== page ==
THE bell has sounded for Round 2 of the battle between ride-hailing firms in Singapore, with Indonesian startup unicorn Gojek rolling into town with the launch of its beta app on Thursday. But these are not the days of Grab versus Uber. With opposing sides now in Super App mode and regulations sparking a shift of power back to the people, the industry is in for an interesting ride.
"Round 1 was about quick grabbing of market share through a price war," said Patrick Yeo, PwC Singapore's venture hub leader. "But players in this round will present their value proposition through product differentiation."
Since Grab's founding, the company has grown from being a ride-hailing app to offering a suite of services including micro-loans, an e-wallet with a remittance service, food delivery, and a marketplace for bikes and e-scooters.
Gojek is not shabby on that front either, wooing consumers with delivery, cleaning, entertainment and massage services.
In an interview with CNBC in June, Gojek founder and chief executive Nadiem Makarim said that one of the lessons learnt from Uber's failure in Asia was that it is extremely hard to defend a single vertical. In order to retain and engage a user, you need to cut across multiple moments in their transaction life, he said.
"Now if we launch a new product on our platform, our user acquisition to that next service approaches every time because we're just converting existing users to try a new thing, then a new thing, then a new thing, so the cost of acquisition of every new customer for every new vertical for us continues to drop," said Mr Makarim then.
"That is a very positive cycle. So the more verticals you layer on to this platform, the more your monetisation, and the higher your return on every customer that you bring on to the platform."
For now, Gojek's beta app will only offer ride-hailing services to batches of users, but president Andre Soelistyo confirmed that the company has every intention of integrating more offerings, such as food delivery, on the full version of the app, expected to launch in early 2019.
Mr Soelistyo said research into the food vertical by its Singapore team is still ongoing. But he emphasised that Gojek's unique proposition would be its focus on a wide selection of choices.
"Eighty per cent of our merchants come from the mom-and-pops instead of the McDonald's and KFCs of the world," he said.
As the fight heats up, industry watchers are expecting Gojek to give Grab a run for its money because, unlike Uber, Gojek is coming onto the scene armed with more regional experience.
Brijesh Pande, managing partner of Tembusu Partners' ICT Fund, said: "Most consumer Internet startups are able to get the strongest momentum in their home markets because UI/UX design and logistic integrations such as payments and drivers are well understood by the companies in their home markets."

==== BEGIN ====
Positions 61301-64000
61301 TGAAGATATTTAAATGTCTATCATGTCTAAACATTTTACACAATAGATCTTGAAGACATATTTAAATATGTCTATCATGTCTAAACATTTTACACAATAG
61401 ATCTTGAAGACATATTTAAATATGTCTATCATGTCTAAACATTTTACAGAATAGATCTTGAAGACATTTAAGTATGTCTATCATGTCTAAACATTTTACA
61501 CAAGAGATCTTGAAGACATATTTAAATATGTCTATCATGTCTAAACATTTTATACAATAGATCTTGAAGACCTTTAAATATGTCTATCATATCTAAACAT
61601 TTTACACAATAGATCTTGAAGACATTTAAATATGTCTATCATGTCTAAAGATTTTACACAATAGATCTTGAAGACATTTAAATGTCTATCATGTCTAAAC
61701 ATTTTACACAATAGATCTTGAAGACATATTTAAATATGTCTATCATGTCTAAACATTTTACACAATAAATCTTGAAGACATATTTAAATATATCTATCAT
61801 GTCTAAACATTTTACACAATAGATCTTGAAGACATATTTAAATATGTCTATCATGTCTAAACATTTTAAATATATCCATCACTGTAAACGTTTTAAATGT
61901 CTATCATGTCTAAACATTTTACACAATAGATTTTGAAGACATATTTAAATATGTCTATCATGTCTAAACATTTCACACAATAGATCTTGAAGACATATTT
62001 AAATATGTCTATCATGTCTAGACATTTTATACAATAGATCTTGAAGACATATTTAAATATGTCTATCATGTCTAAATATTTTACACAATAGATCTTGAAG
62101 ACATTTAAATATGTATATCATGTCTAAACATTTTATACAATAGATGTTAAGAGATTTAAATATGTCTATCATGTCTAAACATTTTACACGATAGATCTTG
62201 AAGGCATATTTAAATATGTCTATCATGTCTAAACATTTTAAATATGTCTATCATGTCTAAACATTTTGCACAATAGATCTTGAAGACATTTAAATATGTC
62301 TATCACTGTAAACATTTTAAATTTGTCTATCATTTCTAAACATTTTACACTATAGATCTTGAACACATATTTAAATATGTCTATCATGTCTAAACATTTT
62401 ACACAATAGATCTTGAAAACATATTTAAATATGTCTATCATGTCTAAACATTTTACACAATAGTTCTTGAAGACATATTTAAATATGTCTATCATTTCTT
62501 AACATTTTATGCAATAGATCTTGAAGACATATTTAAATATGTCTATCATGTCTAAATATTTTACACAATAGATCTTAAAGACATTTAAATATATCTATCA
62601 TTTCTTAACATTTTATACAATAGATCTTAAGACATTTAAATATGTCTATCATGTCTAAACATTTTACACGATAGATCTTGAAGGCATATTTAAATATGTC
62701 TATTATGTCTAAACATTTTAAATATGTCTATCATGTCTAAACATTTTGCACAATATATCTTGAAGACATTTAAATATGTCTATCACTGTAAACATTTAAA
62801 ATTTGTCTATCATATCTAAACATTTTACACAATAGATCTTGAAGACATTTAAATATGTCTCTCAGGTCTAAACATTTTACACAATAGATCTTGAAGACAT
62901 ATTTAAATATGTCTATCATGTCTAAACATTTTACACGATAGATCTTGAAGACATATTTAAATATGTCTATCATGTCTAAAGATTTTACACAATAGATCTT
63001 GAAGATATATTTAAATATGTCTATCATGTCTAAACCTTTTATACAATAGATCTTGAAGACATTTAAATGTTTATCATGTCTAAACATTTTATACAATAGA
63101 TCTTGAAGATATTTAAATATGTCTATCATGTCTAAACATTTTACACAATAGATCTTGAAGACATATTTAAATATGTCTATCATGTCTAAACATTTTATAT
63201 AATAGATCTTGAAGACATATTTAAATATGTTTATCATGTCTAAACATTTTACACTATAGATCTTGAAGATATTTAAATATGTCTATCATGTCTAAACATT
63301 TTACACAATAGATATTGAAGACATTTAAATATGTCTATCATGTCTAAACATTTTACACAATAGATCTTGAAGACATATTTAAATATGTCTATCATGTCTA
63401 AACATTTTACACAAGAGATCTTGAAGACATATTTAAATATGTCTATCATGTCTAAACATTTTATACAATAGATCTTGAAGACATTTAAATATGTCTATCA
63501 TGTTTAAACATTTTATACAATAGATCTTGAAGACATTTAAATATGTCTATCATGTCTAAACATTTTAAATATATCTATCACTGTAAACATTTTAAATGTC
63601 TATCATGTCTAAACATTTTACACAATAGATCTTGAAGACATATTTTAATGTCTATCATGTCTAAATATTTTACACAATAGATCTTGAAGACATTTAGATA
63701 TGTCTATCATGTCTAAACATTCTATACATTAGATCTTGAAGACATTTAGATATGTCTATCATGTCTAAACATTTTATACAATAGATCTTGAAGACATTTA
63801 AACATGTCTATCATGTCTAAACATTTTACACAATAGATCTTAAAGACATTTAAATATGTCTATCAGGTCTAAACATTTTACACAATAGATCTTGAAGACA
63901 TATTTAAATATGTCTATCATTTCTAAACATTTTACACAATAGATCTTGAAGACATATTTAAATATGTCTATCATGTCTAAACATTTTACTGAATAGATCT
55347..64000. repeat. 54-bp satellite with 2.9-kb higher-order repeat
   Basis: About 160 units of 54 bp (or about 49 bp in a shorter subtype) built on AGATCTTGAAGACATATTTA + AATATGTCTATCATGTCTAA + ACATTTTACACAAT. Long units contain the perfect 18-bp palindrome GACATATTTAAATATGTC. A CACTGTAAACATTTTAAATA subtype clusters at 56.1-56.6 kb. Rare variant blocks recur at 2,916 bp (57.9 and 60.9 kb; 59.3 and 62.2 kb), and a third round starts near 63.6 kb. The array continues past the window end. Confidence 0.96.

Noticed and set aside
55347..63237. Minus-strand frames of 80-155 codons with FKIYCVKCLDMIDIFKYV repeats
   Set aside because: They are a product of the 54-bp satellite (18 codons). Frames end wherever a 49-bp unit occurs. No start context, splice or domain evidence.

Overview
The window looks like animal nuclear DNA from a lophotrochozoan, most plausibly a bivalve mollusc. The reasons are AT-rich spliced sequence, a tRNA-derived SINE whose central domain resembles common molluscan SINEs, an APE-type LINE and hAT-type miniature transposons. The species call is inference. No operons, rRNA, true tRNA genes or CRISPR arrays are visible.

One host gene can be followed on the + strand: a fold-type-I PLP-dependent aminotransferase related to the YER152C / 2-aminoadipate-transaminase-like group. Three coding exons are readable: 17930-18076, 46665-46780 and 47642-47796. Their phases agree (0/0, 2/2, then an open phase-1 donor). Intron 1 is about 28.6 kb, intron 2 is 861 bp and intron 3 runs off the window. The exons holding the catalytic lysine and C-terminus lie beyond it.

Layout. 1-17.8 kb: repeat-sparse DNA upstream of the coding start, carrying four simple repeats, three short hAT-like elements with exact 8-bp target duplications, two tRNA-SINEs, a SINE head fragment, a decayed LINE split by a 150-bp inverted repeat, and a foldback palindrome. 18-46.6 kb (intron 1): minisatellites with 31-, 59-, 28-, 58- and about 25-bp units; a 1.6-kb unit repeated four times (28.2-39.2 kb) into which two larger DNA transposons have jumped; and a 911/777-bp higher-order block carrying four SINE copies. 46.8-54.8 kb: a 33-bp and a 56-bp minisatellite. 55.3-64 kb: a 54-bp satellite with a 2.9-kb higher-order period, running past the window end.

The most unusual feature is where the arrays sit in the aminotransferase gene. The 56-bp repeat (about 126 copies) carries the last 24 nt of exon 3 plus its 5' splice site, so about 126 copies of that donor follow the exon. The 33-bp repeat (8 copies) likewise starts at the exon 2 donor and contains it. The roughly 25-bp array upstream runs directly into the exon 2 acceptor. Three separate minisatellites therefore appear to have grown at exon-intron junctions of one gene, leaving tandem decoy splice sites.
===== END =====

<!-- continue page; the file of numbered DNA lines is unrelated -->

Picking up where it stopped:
Also new to this round of competition is the presence of large corporations in bed with the Super Apps. Grab and Gojek both announced strategic partnerships with local banks during the Singapore FinTech Festival this month - Grab with UOB, and Gojek with DBS Bank. At the launch of the beta app on Thursday, DBS affirmed its commitment to provide local expertise to Gojek.
Gojek's entry into Singapore has been highly anticipated by consumers after Uber was swallowed up by Grab in March this year when the US firm's South-east Asia operations were acquired after a battle for market share, which also saw local taxi firms thrown into the fray.
Analysts watching the SGX-listed ComfortDelGro largely agree that Gojek's entry into the transportation market would have a less significant impact on the company's operations in the short term, compared to the first round of the ride-hailing war.
Nevertheless, ComfortDelGro's shares plunged 6.78 per cent earlier this month on fears of Gojek's entry. A report by UOB Kay Hian analysts Foo Zhi Wei and Andrew Chow asserted that the concerns are overblown.
"We have strong grounds to believe that Gojek intends to maintain an asset-light strategy in Singapore, as evidenced by their partnership with six car rental companies on Oct 18," said the report. "Furthermore, their focus will likely be positioning themselves as a lifestyle app, with transport services a means to provide those services."
Talk of Gojek in discussions with ComfortDelGro over a partnership surfaced in April. The company did not confirm or deny the rumour, but told BT on Thursday: "We're open to partnering with any firm that will help us meet our supply and strategic needs."
Uber's merger with Grab appears to also have caused a ripple in the playing field when the Competition and Consumer Commission of Singapore (CCCS), in addition to slapping the firms with a S$13 million fine, ruled that Grab had to cease all exclusivity deals with drivers or taxi fleets.
Although the CCCS said that other ride-hailing platforms and taxi operators can form exclusivity deals, Gojek said on Thursday that its drivers in the beta phase are not subject to such a clause in their contracts.
BT understands that there are currently no plans to make the Gojek-driver relationship exclusive even after the beta phase.
"After the exclusivity issue was highlighted by CCCS, the drivers would be aware and unlikely to accept exclusivity with Gojek unless the terms are very attractive, in the spirit of fair play," said PwC's Mr Yeo.
With users having more ride-hailing choices after Gojek's entry, and drivers appearing to gain more autonomy, the power now seems to have shifted back from the businesses to the people.
So who will win? For now, the answer perhaps lies in the player that can best serve.